The Pace of Consumer Price Inflation Is Still Slipping

Today’s update on September consumer price inflation suggests that the worries about deflation in recent months weren’t misguided. Although consumer prices overall are still rising, the increase is slight. More worrisome is the trend. The annual pace of consumer inflation continues to fade. It’s not a rapid decline, although it’s fairly persistent. Given the macroeconomic backdrop these days (lots of debt and sluggish growth hobbling the economy and labor market), the disinflation trend can’t be dismissed. Until and unless it’s stopped, we know how this movie ends, and it’s not going to be pretty. Fortunately, the central bank still has the power to alter the outcome, but the clock is ticking.

Last month, the consumer price index (CPI) rose a bare 0.1%, the U.S. Labor Department reported—down from 0.3% in August. This could be statistical noise, of course, which inspires looking at the longer-term trend in terms of rolling 12-month percentage changes. By that measure, a picture of what’s been happening speaks for itself. As the chart below illustrates, the rate of increase in headline consumer inflation has been slipping for most of this year. Through September, CPI rose 1.1% vs. a year earlier, down from a 2.7% annual pace in January.


The Federal Reserve and many economists prefer to look at consumer inflation on a “core” basis, which means stripping out food and energy prices. Those two factors can distort the numbers in the short term for various reasons. In fact, a number of studies have shown that over time, core CPI is a better indicator of where inflation overall is headed. At the very least, the trend in core CPI is worth watching, if only for additional perspective. On that front, however, the news isn’t any better relative to headline CPI. In fact, one can argue that the trend in core CPI is quite a bit worse when it comes to worrying about the risk of future deflation.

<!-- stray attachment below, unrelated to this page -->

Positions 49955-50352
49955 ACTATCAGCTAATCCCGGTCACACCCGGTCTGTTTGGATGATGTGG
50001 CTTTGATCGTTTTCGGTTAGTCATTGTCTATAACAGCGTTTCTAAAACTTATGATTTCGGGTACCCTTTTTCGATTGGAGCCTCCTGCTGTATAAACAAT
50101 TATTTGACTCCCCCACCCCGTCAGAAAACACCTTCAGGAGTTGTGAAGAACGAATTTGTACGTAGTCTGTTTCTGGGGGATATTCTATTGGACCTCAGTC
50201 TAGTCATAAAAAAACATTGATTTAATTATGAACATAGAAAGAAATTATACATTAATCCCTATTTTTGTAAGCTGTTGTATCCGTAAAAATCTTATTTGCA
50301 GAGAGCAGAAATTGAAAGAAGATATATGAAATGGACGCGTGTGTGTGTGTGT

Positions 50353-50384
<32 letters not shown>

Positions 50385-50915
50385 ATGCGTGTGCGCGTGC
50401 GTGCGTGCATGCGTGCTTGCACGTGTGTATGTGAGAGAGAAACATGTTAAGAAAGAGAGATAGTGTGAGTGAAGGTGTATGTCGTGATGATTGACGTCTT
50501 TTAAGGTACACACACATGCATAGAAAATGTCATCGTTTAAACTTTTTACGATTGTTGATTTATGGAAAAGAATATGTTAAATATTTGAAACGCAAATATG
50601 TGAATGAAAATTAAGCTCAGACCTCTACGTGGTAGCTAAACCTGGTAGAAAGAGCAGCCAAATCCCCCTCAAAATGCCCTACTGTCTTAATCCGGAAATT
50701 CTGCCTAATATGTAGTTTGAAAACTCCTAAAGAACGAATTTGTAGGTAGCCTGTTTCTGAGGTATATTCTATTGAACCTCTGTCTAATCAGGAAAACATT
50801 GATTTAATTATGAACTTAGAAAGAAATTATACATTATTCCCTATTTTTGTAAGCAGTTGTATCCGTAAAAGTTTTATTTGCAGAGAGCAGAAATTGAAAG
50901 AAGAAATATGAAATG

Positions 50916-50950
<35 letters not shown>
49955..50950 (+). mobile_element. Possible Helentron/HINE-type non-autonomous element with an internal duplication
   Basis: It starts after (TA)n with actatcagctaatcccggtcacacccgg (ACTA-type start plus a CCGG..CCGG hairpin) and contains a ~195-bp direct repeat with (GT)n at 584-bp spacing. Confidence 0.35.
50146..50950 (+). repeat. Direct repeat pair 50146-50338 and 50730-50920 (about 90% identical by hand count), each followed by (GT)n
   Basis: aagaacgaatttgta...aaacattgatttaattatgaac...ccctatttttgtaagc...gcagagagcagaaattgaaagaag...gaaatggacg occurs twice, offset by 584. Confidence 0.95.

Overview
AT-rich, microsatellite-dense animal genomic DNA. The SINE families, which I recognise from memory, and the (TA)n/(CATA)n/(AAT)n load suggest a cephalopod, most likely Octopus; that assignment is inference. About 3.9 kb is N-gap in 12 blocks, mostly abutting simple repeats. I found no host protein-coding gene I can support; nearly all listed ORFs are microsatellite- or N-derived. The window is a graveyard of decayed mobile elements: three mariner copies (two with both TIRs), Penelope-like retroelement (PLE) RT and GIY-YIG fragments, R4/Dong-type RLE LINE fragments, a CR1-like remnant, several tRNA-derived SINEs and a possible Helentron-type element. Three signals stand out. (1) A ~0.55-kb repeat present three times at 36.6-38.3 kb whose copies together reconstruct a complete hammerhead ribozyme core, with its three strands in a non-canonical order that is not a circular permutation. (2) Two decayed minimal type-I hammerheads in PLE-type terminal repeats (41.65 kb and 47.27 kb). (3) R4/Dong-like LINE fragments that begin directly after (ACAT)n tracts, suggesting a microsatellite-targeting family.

Consider the second chart below, which graphs the annual 12-month percentage change in core CPI. Last month, core CPI rose by 0.8% on a year-over-year basis. That’s the lowest rate so far this year. In fact, it’s the lowest 12-month percentage change since the early 1960s. If you’re looking for reasons to worry that inflation is an imminent threat, you won’t find it here.


The issue isn’t whether low inflation is inherently bad. It’s not. But the risk isn’t that inflation stays low, which would be a good thing. Rather, the worry is that the disinflationary trend rolls on, eventually turning into deflation.

Some critics of the Fed’s apparent willingness to embrace a new round of quantitative easing complain that the central bank is fostering the seeds of higher inflation. If so, there’s little if any evidence in support of that fear in today’s CPI report. Don’t misunderstand: the methodology behind the CPI calculation is flawed. But it’s not so flawed that the general trend it depicts is erroneous.

In fact, independent measures of broad inflation from various economic shops more or less corroborate the broad trend that’s apparent in CPI. There’s plenty of room for debating the details, but on the fundamental issue of whether inflation is rising, remaining stable, or decelerating, the evidence looks fairly convincing that the latter condition prevails these days.

What’s the solution? Ultimately, the Fed must stabilize the disinflation trend, in large part by stabilizing inflation expectations. That requires convincing the crowd that the central bank is serious about raising inflation’s pace. As I discussed earlier this week, there’s been some recent evidence in the markets for thinking that the Fed has made some progress with that goal. But today’s CPI report reminds that the battle to beat the D risk out of the system isn’t quite over. In fact, it’s unclear if the real war is just beginning.

Yes, inflation will one day return as the priority in monetary policy, and the Fed must act accordingly when that turning point arrives. But first things first.

Originally published at The Capital Spectator and reproduced here with the author’s permission.